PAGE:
The American Heritage Dictionary of the English Language defines malingering as “to feign illness or other incapacity in order to avoid duty or work.” The American Psychiatric Association (2000) provides a more specific definition: malingering is “the intentional production of false or grossly exaggerated physical or psychological symptoms motivated by external incentives” (p. 739). In the psychiatric setting, that external incentive can be much more diverse than avoidance of work. It can include the procurement of financial compensation (legal settlements or verdicts, worker’s compensation, disability benefits); the obtainment of prescription medications; or access to a hospital bed. The Diagnostic and Statistical Manual of Mental Disorders – Fourth Edition, Text Revision (DSM-IV-TR) guidelines for when to suspect malingering include (1) medico-legal evaluations, (2) when there is a marked discrepancy between a person’s claimed stress or disability and objective findings, (3) when there is a lack of cooperation with diagnostic interview, and (4) the presence of Antisocial Personality Disorder (American Psychiatric Association 2000, p. 739).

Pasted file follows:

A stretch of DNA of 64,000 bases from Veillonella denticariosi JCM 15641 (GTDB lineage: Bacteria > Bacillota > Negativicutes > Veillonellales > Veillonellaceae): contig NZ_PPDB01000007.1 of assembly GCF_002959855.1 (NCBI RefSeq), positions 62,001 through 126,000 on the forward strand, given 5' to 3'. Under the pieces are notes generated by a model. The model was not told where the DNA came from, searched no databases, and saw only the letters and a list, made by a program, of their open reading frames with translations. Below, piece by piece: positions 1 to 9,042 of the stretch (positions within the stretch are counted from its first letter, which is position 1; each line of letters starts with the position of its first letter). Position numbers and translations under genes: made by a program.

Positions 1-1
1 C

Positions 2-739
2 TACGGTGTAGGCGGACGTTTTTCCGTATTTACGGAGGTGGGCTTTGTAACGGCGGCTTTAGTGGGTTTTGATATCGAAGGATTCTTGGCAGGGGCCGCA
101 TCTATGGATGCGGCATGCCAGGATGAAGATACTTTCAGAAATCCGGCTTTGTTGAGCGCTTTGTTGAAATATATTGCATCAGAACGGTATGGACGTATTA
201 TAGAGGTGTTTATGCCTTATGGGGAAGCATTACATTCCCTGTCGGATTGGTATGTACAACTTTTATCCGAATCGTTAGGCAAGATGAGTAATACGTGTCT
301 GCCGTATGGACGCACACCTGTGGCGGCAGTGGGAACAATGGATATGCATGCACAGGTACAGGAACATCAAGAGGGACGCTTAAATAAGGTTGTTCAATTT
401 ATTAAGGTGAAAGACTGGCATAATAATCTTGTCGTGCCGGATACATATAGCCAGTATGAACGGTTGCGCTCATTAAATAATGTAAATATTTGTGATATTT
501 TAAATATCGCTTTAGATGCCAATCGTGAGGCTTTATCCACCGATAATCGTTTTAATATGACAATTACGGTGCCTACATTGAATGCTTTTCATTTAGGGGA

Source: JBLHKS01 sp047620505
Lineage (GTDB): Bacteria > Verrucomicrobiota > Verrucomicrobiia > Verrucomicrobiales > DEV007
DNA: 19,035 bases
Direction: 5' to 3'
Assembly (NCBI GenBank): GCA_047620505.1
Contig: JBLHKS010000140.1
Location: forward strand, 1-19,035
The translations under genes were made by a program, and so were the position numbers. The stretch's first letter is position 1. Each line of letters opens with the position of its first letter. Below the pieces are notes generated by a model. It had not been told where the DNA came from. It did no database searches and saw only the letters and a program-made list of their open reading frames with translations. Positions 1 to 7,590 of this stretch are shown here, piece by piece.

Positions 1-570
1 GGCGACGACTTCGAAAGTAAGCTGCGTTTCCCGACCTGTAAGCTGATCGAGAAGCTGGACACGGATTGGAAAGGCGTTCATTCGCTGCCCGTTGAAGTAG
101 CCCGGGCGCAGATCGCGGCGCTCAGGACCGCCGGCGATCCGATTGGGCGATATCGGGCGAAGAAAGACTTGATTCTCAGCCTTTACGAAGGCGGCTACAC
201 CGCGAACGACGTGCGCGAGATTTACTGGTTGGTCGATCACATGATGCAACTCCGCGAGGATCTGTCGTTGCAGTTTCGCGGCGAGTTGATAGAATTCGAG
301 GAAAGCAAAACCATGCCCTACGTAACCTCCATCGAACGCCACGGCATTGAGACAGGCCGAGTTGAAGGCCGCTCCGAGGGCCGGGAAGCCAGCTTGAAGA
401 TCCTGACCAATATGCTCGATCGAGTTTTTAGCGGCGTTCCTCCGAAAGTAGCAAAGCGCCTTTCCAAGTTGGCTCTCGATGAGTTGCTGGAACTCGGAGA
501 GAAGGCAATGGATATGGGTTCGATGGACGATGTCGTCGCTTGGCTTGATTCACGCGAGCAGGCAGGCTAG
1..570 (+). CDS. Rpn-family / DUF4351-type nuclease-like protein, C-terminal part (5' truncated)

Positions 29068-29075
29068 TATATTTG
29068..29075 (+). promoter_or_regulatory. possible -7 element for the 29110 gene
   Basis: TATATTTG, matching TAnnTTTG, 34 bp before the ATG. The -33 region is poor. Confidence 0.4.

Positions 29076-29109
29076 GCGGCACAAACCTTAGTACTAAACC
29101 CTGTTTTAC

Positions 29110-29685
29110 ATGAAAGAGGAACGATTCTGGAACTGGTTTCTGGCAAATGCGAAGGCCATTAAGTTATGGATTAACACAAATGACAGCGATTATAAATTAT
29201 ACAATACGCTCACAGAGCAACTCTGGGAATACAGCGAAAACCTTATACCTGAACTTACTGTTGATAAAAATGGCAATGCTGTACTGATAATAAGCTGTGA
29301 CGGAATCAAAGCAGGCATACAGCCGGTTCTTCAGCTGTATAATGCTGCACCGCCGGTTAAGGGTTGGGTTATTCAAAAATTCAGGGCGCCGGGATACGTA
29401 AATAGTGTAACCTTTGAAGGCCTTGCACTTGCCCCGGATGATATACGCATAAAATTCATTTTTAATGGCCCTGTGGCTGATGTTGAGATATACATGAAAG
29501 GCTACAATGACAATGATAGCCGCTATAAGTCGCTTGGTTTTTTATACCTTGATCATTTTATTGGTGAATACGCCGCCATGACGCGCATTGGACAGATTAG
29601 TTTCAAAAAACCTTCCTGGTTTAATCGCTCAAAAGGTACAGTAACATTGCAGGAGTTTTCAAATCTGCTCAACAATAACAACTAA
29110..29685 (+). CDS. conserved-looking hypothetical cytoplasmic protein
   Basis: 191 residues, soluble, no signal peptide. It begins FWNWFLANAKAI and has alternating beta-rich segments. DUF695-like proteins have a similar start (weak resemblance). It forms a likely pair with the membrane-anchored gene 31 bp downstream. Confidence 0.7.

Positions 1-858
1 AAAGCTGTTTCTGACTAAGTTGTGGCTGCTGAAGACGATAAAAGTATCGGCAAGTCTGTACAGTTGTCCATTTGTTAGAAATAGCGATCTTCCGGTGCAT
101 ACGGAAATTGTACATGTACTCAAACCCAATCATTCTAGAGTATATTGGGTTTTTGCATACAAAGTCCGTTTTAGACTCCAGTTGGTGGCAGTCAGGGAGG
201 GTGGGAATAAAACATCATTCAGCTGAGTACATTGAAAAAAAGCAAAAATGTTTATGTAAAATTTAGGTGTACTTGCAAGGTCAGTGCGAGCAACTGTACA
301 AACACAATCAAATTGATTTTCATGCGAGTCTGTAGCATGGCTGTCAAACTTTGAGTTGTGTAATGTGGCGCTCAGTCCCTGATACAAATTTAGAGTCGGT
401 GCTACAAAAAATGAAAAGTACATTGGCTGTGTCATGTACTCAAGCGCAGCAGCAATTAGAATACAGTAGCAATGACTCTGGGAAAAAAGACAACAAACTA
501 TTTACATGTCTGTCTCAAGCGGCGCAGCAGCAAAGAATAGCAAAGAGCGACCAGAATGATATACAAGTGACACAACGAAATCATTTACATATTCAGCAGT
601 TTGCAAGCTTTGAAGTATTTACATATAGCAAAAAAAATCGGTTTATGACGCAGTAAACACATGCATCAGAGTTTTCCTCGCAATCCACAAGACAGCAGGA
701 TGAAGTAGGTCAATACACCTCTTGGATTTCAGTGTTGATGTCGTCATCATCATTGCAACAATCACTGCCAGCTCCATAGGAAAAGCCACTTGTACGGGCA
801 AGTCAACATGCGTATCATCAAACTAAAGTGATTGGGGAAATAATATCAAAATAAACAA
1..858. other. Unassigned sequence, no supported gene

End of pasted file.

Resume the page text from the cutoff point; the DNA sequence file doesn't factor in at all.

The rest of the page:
|Original language||English (US)|
|Title of host publication||The Psychiatric Report: Principles and Practice of Forensic Writing|
|Publisher||Cambridge University Press|
|Number of pages||14|
|ISBN (Print)||9780511895074, 9780521131841|
|State||Published - Jan 1 2011|
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